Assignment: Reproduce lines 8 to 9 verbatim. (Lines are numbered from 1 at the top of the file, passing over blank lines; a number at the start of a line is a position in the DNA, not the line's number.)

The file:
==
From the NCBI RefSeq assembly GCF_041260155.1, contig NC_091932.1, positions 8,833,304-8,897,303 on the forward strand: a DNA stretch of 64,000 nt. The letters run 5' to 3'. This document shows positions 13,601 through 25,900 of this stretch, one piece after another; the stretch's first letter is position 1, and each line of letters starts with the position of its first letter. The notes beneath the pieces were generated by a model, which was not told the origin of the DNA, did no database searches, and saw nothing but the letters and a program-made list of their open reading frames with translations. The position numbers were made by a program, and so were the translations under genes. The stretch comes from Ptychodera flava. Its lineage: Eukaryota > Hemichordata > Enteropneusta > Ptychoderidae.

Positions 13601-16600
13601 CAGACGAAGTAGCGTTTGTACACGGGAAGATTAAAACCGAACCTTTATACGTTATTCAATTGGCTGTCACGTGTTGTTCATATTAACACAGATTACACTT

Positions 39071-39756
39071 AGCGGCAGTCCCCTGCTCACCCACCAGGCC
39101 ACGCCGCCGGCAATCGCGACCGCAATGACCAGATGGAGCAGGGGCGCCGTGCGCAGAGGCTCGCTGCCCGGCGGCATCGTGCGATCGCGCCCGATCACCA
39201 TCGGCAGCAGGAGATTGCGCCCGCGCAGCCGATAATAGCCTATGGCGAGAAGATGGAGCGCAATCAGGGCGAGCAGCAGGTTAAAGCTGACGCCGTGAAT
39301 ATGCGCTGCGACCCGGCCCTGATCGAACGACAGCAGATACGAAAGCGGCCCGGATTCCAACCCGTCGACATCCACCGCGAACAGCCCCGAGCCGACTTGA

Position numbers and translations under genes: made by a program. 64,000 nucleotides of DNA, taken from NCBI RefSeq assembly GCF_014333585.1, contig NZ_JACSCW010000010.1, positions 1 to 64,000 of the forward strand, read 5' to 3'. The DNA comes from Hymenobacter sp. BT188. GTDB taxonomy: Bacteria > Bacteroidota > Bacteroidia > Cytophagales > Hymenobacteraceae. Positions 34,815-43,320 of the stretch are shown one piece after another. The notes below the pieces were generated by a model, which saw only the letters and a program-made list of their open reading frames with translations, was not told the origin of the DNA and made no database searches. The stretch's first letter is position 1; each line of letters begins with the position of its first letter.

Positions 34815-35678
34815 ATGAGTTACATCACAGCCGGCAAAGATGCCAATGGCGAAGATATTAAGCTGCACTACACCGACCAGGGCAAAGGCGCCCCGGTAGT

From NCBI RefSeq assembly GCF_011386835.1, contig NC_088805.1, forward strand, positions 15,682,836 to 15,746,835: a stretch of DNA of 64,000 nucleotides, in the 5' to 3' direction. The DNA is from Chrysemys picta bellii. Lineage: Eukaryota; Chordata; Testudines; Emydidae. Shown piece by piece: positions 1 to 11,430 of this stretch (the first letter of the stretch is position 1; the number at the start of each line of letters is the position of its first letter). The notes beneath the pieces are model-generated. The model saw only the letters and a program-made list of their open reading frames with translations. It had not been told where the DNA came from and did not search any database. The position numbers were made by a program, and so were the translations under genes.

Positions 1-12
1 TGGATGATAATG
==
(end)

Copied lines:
39301 ATGCGCTGCGACCCGGCCCTGATCGAACGACAGCAGATACGAAAGCGGCCCGGATTCCAACCCGTCGACATCCACCGCGAACAGCCCCGAGCCGACTTGA

Position numbers and translations under genes: made by a program. 64,000 nucleotides of DNA, taken from NCBI RefSeq assembly GCF_014333585.1, contig NZ_JACSCW010000010.1, positions 1 to 64,000 of the forward strand, read 5' to 3'. The DNA comes from Hymenobacter sp. BT188. GTDB taxonomy: Bacteria > Bacteroidota > Bacteroidia > Cytophagales > Hymenobacteraceae. Positions 34,815-43,320 of the stretch are shown one piece after another. The notes below the pieces were generated by a model, which saw only the letters and a program-made list of their open reading frames with translations, was not told the origin of the DNA and made no database searches. The stretch's first letter is position 1; each line of letters begins with the position of its first letter.